Saba-saba-do! Terra Sonoma cooks down grape must (left behind from the wine crush) for hours to make this rich, concentrated culinary syrup. It would be equally good drizzled over fruit or roasted meats. Available online or at Williams-Sonoma.

The new Asian version of Taste #5 Umami Paste

I like this Asian, vegetarian version of Taste #5 (should they call it Taste #6?) even better than the original version. Chef Morimoto had a hand in the creation, and notes of lemongrass, soy sauce and other tastebud-popping ingredients left me wanting more.

Sweet Olive Jam, from Greece

I’m a sucker for foods that defy convention – and Sweet Olive Jam is a perfect example. It was just one of many unusual spreads (apricot and almond, for example) from Mt. Vikos that are made to pair with cheeses. Available online.

Fomz - Fruit foams, with just 4 calories per serving

These not-too-sweet fruit foams are a food-service product, designed primarily to be drink toppers. But after sampling Fomz, I thought they’d be great on fresh fruit or yogurt, squirted on a graham cracker or granola bar – or just slurped off my finger! With just 4 calories per 2 tablespoons, they pack a lot of flavor for the diet-conscious.

High Road, a very adult ice cream - this flavor with bourbon

There were plenty of ice creams on show, but two stood out for their remarkable mouth-feel and deep, complex flavor combinations. Interestingly, both were developed by chefs. High Road had some killer flavors, including Mango-Chili-Lime sorbet and a wicked Brown-Butter Praline – but my favorite was the nicely balanced Bourbon-Burnt Sugar, with both Maker’s Mark and bourbon vanilla, for good measure.

Fox & Swan, another very adult icecream - Thai-curry-coconut was my favorite

Brand new brand Fox & Swan has also churned up some bold and unusual flavors – but blended them beautifully. I just kept asking to try more of them because each was delish. The Thai Curry Coconut really won my heart, though. They got it just right, with a play of sweet, spicy, lush and exotic. The company is so new, they don’t even have much info on their website – but believe me, you’ll be hearing more from them!

Mushroom Alchemy, from Wine Forest Fine Foods

Another little hit of umami, this time from the Wine Forest folks, foragers extraordinaire and authors of “The Wild Table” (foreword by – ahem – Thomas Keller). They had lots of goodies at the show, including their Wild Elderberry Shrub, another winner. But really, don’t you just love the name, “Mushroom Alchemy?!”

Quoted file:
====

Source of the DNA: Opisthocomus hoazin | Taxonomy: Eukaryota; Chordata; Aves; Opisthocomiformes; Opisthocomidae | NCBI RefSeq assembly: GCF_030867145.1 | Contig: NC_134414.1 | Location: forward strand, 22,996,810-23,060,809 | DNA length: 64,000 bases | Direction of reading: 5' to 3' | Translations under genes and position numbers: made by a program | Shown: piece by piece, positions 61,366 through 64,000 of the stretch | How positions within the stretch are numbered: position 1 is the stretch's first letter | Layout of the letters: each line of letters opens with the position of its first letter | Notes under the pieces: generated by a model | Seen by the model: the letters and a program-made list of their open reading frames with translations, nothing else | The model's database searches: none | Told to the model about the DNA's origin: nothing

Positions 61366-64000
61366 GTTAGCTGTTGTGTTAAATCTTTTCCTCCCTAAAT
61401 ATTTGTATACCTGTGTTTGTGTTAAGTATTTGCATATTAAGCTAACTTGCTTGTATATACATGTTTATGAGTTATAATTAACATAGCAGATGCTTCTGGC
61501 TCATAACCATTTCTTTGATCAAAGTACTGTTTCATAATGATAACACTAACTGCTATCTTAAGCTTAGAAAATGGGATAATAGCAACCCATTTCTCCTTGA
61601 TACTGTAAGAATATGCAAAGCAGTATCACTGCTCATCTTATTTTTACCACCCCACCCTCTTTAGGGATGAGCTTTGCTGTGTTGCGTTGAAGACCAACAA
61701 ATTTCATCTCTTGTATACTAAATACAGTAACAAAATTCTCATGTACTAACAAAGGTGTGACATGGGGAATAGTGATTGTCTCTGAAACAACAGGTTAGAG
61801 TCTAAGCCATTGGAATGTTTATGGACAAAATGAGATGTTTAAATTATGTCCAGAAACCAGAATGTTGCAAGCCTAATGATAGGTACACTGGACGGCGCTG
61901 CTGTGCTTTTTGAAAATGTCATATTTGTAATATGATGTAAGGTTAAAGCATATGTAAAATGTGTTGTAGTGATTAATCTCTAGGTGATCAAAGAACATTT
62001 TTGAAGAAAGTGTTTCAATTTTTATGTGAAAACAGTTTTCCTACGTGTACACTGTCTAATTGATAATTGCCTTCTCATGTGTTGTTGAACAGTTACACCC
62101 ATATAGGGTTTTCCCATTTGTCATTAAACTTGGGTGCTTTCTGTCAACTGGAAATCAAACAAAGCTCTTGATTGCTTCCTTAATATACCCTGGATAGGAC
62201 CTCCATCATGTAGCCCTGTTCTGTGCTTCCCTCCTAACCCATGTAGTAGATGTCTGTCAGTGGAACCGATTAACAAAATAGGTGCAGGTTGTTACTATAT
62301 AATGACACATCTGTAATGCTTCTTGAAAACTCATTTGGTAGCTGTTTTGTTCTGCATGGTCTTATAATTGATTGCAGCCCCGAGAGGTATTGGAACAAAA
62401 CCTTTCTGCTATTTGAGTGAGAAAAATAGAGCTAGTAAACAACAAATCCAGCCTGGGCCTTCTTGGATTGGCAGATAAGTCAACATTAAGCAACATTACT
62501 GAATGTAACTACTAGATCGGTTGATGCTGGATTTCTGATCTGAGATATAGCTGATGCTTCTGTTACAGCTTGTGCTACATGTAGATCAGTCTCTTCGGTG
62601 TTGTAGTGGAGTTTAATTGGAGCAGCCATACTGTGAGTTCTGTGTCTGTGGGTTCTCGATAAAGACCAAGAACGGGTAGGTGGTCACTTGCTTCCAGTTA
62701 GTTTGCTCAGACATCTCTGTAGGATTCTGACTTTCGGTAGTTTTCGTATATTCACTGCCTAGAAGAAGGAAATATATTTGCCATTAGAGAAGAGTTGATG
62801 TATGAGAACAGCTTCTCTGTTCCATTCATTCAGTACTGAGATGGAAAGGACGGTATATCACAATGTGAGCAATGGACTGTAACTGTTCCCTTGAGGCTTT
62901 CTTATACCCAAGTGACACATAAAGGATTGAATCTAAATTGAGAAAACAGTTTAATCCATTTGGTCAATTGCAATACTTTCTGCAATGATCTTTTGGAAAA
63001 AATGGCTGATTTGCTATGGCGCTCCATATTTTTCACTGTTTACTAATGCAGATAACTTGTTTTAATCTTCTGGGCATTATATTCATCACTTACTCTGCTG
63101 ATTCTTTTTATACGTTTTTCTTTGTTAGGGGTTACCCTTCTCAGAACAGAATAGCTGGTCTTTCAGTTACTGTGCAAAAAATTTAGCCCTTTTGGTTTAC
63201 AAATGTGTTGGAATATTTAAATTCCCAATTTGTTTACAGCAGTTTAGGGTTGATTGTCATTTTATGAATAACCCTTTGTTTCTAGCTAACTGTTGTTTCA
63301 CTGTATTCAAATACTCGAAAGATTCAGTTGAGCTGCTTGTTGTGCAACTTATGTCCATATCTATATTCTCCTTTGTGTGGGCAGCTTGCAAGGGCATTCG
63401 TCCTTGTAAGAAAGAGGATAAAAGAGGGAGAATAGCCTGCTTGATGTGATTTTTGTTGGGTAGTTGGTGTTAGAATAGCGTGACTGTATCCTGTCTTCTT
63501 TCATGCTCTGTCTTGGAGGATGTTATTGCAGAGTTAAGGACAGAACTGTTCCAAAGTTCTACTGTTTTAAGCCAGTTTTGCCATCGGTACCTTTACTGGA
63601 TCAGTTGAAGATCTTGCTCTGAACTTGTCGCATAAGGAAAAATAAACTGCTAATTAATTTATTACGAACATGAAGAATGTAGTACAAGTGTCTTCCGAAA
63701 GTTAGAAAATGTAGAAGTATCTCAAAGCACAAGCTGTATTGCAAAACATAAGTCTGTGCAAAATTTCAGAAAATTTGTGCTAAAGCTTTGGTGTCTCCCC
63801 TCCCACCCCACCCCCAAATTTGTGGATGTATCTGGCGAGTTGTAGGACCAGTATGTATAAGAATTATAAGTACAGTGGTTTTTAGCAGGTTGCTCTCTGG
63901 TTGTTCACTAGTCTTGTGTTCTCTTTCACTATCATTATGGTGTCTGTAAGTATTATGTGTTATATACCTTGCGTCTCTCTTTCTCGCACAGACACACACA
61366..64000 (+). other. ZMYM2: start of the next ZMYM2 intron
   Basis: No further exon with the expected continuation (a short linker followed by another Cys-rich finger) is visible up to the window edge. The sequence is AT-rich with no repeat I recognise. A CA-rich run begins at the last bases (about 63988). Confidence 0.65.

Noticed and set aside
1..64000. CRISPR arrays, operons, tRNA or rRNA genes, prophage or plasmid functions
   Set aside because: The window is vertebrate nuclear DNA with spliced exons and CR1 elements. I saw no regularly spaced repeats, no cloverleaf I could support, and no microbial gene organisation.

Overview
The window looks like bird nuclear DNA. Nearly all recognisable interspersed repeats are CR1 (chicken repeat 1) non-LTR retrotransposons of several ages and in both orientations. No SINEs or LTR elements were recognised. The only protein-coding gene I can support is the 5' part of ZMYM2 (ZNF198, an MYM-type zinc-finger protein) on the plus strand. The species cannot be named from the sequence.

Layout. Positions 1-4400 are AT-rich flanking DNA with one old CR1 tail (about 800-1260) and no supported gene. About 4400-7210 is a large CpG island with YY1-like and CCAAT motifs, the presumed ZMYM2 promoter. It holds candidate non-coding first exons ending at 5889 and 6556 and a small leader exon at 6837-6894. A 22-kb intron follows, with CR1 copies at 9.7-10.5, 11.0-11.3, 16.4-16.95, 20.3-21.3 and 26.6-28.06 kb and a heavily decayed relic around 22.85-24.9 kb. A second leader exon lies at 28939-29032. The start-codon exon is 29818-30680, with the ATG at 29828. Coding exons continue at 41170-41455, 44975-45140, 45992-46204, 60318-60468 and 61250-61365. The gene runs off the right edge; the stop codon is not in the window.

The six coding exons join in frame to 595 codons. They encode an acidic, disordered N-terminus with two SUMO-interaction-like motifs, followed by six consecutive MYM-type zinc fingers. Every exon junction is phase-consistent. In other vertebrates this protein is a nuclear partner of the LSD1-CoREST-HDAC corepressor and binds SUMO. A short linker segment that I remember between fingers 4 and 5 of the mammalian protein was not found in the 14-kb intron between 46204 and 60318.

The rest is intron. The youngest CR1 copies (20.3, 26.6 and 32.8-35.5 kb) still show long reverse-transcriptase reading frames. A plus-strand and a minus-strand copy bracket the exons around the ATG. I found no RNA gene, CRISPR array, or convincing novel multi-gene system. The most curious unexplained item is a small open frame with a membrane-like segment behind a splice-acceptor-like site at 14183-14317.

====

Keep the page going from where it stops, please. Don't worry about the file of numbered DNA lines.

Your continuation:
Marinated Sheep & Goat Cheese

As my palate started to lag, I asked one of the cheese importers what he had that was a “don’t miss.” He heaped some of this marinated sheep and goat cheese on a cracker – and wow! Sure, it doesn’t look too good in my photo, but trust me, it was delicious. Nice olive oil and the cheese was a perfect, light texture to mingle with it – not hard like most marinated cheeses. Made by Meredith Farms and imported from…Australia!

Ready-made drinking chocolate, from City Bakery

My pal, the wonderful photographer Maynard Switzer, introduced me to the City Bakery in New York. They serve wicked hot chocolate and even wickeder house-made pastries. I was excited to see they’ve bottled up the chocolate magic in a ready-to-drink format. Equally good hot or cold – if you’re willing to risk addiction. (Good god! Just looked at their website and the mothership is having a Hot Chocolate Festival this month, with a different flavor every day!)

Superlative spreads, from The French Farm

If there’s one thing the Fancy Food Show has too much of, it’s jams, jellies and preserves. But these intense and different products from the French Farm made me a believer: confits of violet, lavender or rose petals; banana flambe; coconut and passion fruit; plus many more I couldn’t squeeze into the photo. The company imports a great number of products, including Fallot mustards.

Fresh Iberico Pork

You may know jamón ibérico de bellota, the Spanish ham made from special pigs that forage for acorns. If you don’t, trust me – you want to. Fresh ibérico pork, branded as Ibérico Fresco is also imported to the U.S. now, where it’s mostly snapped up by restaurants and Japanese grocery stores. I particularly like the neck cuts, which were infused with the flavorful ibérico fat.